Campus Guidelines for International Activities & Agreements

An international activity is an activity involving teaching, research, creative activity, and/or public service conducted outside the boundaries of the United States or involving foreign institutions. International activities include, without limitation, the establishment and operation of projects and programs for educational, instructional, training, clinical care, artistic, fundraising, and public service purposes, as well as the establishment of International Operations and International Subsidiaries to enable or facilitate such activities.

The International Activities Coordination Group (IACG), which is charged with keeping senior administration informed of internationalization efforts across campus and coordinating high-level campus global initiatives, has developed these guidelines to help faculty and staff determine whether an international activity proposal should be reviewed by the IACG and approved by senior administrative leaders at UC Berkeley, in accordance with UCOP International Activities Policy.  

Complex International Activities

International activities that have a greater than usual degree of complexity, that do not fall under the definition of “routine international activity”, and meet at least two of the following criteria, should be reviewed by the International Activities Coordination Group (IACG) and approved by senior administrative leaders:

  • Significant commitment of faculty or staff time, or use of significant resources by the UC Berkeley unit
  • Occurring in a foreign location for a duration greater than 90 days or over multiple years
  • Located in a region with high risk factors (travel safety, health, security, reputational, etc.)
  • Potential for - or intention of - using the Berkeley brand or name
    • Example: Licensing the Berkeley name, naming or signage, web presence, press release, or media coverage
  • Legally binding agreement(s)

If you believe your proposed activity meets the complex criteria, please follow the Complex International Activity Review and Approval Process

Complex International Activities require review by multiple campus units, and may require Chancellor (or in some cases UCOP or Regents') approval before they can become active. The Chancellor may delegate authority to the Senior International Officer (SIO) or other senior administrative leaders.

Examples may include dual-degree programs, the establishment of a joint research center abroad, activities involving shared governance, UC Berkeley subsidiaries abroad, etc. 

Routine International Activities

Routine activities that are part of the course and scope of employment, education, and training of faculty, other academic appointees, students, and staff do not require formal approval by senior administrative leaders. Faculty, staff, and students should instead follow the relevant procedures and policies related to these activities, and consult the International Activity Compliance and Risk Unit contact list for the appropriate unit or point of contact.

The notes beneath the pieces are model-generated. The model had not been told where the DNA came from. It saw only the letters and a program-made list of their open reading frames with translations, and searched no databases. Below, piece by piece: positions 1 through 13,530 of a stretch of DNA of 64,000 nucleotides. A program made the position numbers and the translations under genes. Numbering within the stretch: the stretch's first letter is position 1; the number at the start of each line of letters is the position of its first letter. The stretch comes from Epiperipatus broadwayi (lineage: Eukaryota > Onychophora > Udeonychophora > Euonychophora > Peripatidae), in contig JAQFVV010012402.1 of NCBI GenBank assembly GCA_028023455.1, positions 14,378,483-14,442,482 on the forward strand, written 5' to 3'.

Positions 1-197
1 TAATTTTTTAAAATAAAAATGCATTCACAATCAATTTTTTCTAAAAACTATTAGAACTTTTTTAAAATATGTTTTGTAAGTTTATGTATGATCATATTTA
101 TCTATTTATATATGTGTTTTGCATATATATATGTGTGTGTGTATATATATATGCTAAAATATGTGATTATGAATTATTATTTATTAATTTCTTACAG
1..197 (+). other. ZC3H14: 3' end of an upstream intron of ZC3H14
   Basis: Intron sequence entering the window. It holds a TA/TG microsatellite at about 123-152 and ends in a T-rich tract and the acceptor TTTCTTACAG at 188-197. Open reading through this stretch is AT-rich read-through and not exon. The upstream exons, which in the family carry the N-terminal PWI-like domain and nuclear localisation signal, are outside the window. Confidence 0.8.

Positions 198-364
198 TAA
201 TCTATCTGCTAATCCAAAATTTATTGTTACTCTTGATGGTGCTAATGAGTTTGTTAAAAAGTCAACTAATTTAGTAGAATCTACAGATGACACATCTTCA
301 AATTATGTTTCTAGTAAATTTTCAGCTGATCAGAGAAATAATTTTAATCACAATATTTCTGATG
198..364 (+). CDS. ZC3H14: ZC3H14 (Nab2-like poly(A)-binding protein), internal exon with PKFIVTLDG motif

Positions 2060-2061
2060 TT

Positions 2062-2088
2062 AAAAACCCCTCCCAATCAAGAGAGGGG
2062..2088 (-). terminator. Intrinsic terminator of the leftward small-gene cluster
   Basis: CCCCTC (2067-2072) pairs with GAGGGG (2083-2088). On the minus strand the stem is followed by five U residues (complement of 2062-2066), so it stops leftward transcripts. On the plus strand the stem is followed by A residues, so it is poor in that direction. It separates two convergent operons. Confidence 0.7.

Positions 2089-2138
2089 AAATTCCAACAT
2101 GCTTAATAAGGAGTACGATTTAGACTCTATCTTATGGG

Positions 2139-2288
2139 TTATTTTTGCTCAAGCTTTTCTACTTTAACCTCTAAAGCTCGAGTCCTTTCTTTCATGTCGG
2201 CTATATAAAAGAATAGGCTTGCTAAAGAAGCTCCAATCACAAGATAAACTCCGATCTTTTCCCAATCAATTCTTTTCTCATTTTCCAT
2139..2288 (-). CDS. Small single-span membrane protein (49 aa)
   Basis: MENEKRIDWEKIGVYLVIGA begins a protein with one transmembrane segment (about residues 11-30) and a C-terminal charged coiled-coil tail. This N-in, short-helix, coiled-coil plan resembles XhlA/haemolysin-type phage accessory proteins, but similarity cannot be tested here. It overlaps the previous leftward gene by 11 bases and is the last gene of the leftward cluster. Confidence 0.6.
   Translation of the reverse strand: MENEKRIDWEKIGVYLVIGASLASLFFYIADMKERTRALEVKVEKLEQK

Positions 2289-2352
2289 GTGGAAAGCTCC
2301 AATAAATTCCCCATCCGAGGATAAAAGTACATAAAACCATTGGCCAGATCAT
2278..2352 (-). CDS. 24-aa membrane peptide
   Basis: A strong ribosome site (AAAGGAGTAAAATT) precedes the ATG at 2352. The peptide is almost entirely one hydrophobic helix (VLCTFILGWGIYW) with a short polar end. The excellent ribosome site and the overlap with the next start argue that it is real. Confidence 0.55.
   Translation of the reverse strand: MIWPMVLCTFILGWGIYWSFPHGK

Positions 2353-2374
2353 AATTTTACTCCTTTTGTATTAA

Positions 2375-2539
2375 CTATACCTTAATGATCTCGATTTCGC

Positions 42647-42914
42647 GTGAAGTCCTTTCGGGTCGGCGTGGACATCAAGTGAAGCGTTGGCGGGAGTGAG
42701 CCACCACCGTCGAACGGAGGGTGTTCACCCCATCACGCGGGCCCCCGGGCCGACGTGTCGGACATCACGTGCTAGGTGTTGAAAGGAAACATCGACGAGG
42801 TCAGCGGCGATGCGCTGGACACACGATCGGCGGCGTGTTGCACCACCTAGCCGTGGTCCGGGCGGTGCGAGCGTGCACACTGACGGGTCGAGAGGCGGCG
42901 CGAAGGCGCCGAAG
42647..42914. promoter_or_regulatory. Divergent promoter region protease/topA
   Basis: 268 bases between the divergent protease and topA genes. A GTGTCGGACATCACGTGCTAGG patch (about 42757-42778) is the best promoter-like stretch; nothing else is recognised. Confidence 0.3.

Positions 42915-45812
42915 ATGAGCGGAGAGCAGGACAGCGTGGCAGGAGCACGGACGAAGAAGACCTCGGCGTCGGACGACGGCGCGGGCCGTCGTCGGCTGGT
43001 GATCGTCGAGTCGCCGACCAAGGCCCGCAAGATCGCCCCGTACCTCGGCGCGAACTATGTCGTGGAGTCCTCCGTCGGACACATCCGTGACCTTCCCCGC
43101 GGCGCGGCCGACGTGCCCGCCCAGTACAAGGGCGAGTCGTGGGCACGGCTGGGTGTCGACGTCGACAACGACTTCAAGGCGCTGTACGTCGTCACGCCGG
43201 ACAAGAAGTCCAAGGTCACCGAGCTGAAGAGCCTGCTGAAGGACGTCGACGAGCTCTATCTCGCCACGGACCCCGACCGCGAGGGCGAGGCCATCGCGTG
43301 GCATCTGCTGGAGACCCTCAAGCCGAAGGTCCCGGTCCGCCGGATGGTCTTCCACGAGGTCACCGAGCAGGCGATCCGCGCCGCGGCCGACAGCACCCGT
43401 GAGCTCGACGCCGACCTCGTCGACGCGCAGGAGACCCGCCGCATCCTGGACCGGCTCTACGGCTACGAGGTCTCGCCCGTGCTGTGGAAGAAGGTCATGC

Examples of routine international activities include:

  • Collaborations between faculty and peers
  • Attendance at and participation in meetings and conferences
  • Cooperative study programs
  • Student exchanges and study abroad
  • Training development programs
  • Faculty research and fieldwork
  • Undergraduate and graduate research and fieldwork
  • Scholarly, artistic, and cultural exchanges
  • Concurrent enrollment
  • Summer sessions
  • Executive education
  • Online education
  • Revenue generating programs reviewed by New Academic Ventures - Berkeley (NAV-B)
  • International Memorandums of Understanding reviewed by GEO

Important notes

  • Any activity that involves minors (under age of 18) must be reviewed by the Office of Ethics, Risk and Compliance regardless of it being a routine or complex activity.
  • Any activity that involves licensing of the UC Berkeley name internationally must be reviewed by Business Contracts and Brand Protection (BCBP) regardless of it being a routine or complex activity. BCBP will look at many factors including the territory and its intellectual property laws, valuation of the mark, and risk of reputational harm. 
  • All agreements, whether binding or non-binding, must be signed by an authorized representative of the university. 

Questions & Support

The Global Engagement Office (GEO, is available to determine whether an international activity is considered routine vs. complex, facilitate connections to appropriate domain experts on campus, and answer questions related to the International Activity Proposal Review and Approval Process.